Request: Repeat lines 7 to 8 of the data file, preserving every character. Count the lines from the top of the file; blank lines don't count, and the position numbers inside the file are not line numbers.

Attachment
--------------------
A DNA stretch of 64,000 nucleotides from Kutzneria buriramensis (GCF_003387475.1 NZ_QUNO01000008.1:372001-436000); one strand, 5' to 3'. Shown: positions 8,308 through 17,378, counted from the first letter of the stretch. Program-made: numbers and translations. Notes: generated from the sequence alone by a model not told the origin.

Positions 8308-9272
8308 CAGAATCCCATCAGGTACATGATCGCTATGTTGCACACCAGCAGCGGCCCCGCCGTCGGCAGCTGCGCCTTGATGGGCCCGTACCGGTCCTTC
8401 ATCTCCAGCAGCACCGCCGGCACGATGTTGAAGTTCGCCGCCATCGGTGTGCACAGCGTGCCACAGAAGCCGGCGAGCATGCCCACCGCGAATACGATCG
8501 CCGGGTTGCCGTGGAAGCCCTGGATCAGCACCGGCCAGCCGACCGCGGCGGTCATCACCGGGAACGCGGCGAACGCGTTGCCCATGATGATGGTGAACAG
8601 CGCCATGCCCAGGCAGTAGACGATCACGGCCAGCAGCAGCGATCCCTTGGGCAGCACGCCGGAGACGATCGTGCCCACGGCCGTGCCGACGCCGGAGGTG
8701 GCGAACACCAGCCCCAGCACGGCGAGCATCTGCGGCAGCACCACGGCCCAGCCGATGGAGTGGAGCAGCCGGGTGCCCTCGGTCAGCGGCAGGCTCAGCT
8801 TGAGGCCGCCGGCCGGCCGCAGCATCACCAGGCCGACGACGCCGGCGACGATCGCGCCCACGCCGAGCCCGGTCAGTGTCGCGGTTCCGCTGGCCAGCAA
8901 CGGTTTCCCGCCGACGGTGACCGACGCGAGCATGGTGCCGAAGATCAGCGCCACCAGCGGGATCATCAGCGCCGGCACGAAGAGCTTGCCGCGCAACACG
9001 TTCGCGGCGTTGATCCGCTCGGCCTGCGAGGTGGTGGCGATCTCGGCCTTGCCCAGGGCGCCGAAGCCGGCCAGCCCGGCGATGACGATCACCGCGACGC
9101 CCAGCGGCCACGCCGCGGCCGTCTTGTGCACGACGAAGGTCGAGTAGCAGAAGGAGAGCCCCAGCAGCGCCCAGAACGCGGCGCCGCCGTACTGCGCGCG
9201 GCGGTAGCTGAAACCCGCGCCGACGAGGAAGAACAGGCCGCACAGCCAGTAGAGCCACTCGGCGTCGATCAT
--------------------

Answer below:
8701 GCGAACACCAGCCCCAGCACGGCGAGCATCTGCGGCAGCACCACGGCCCAGCCGATGGAGTGGAGCAGCCGGGTGCCCTCGGTCAGCGGCAGGCTCAGCT
8801 TGAGGCCGCCGGCCGGCCGCAGCATCACCAGGCCGACGACGCCGGCGACGATCGCGCCCACGCCGAGCCCGGTCAGTGTCGCGGTTCCGCTGGCCAGCAA